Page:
Stop Seasonal Allergies in their Tracks

Spring is quickly approaching which means budding trees, blooming flowers, and warmer temperatures. But for many of us, that also means the return of seasonal allergies. “In 2021, approximately 81 million people in the U.S. were diagnosed with seasonal allergic rhinitis (hay fever). This equals around 26% (67 million) of adults and 19% (14 million) of children. Seasonal allergic rhinitis is an allergic reaction to pollen from trees, grasses, and weeds” (AAFA). Despite these statistics and the difficult symptoms, it is manageable. Continue to read about how you can manage your symptoms and make it easier to get through your day-to-day life.

What Are Allergies and How Do They Develop?

Allergies occur when the body’s immune system sees a substance as harmful and must protect the body from it. Sometimes these overreactions by the immune system are to substances that aren’t harmful. Individuals are not born with allergies; they can develop anytime over the course of life. But environment and family history play a big role on the development of your immune system. Allergies have no cure; however, the symptoms can be managed through a number of options.

Preventing Symptoms

  • Reduce your exposure to the outdoor elements.
    • Avoid gardening, lawn mowing, weed pulling, etc. on dry and windy days. Be sure to wash clothing after being outside. Wear a face mask outdoors if necessary.
  • Track the pollen forecast each morning.
    • Many websites and television stations will report the pollen levels each day in the Spring. The Weather Channel reports different kinds of pollen and will show levels throughout the week and day.
  • Keep your indoors free from exposure.
    • Be sure to close your windows, disinfect, and vacuum often. Use air conditioning, dehumidifiers, and HEPA filters. What are HEPA filters? HEPAis a type of pleated mechanical air filter. It is an acronym for “high efficiency particulate air”. This type of air filter can remove at least 99.97% of dust, pollen, mold, and bacteria. Click here to read more and find options.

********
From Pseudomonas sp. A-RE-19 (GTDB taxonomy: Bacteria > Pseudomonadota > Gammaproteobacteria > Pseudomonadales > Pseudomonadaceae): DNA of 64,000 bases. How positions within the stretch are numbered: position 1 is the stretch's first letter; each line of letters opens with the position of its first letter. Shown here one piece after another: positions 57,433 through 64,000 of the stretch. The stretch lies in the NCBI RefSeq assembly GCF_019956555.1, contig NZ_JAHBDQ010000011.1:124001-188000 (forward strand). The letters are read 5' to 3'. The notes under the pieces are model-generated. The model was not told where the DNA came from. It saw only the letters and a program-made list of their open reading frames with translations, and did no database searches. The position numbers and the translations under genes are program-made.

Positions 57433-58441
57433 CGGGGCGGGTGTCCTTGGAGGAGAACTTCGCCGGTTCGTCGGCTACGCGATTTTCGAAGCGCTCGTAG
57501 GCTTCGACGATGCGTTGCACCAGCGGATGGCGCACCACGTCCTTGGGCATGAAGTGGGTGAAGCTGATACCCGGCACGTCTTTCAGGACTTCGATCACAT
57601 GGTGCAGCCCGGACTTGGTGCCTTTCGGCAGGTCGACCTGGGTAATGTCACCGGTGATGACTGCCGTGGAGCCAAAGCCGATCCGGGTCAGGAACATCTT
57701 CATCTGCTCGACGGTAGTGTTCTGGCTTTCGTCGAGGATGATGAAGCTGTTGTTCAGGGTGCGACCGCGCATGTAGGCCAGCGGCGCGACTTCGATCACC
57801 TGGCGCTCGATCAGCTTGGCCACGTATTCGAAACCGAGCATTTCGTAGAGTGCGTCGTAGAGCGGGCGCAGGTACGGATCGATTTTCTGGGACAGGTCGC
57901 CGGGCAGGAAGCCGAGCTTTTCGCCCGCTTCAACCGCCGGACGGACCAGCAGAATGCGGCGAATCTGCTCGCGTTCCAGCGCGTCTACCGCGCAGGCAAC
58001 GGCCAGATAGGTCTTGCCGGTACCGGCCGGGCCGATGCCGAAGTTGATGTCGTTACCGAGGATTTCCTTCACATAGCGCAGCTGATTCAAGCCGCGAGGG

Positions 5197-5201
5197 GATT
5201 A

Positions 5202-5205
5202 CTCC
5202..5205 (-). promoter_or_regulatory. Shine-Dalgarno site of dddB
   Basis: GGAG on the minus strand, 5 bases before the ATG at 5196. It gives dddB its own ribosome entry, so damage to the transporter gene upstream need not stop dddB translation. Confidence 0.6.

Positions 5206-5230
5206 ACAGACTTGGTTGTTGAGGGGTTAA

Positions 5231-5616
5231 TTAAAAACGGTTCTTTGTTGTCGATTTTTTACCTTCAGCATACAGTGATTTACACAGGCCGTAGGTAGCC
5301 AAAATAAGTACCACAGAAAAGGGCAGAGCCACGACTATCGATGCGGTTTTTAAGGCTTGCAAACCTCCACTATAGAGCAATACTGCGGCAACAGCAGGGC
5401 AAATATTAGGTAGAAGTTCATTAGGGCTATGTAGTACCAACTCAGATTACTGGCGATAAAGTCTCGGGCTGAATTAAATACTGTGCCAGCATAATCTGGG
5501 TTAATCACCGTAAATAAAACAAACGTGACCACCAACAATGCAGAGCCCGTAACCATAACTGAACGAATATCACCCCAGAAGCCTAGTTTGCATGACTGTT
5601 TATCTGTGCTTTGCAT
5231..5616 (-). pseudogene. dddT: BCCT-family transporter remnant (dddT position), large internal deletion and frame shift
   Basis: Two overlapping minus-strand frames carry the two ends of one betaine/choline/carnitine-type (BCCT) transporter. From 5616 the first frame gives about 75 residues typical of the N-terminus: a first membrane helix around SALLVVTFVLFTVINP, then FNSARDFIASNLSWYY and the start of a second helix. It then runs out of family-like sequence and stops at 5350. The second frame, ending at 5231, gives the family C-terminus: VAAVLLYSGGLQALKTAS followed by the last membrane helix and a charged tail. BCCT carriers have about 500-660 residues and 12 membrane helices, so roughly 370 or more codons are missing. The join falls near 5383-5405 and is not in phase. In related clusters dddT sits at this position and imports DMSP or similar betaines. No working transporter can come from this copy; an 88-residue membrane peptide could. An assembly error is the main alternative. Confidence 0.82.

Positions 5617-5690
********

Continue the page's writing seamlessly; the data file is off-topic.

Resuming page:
• Try over the counter remedies.
    • There are plenty of options to help soothe symptoms by utilizing over the counter medications. Do some research and consult your primary care physician to see if oral decongestants, antihistamines, or nasal sprays can effectively help you. Click here to view your options.
  • Get your allergy shot.
    • When over the counter remedies aren’t enough, it is recommended that you get an allergy shot. “Shots are effective in treating reactions to many allergens, including trees, grass, weeds,moldhouse dustanimal dander, and insect stings” (ACAAI). Depending on the allergy, shots can be given weekly or monthly. Consult your doctor and click here to learn more about where you can receive your allergy shot.

Strategies for Employers

For millions of Americans allergies are unavoidable. But that doesn’t mean they have to control lives and negatively affect the workplace. Encourage friends and loved ones to check with their health care provider. By sharing educational resources about the impact of seasonal allergies and being flexible with schedules where possible, you can protect the health of your employees and community.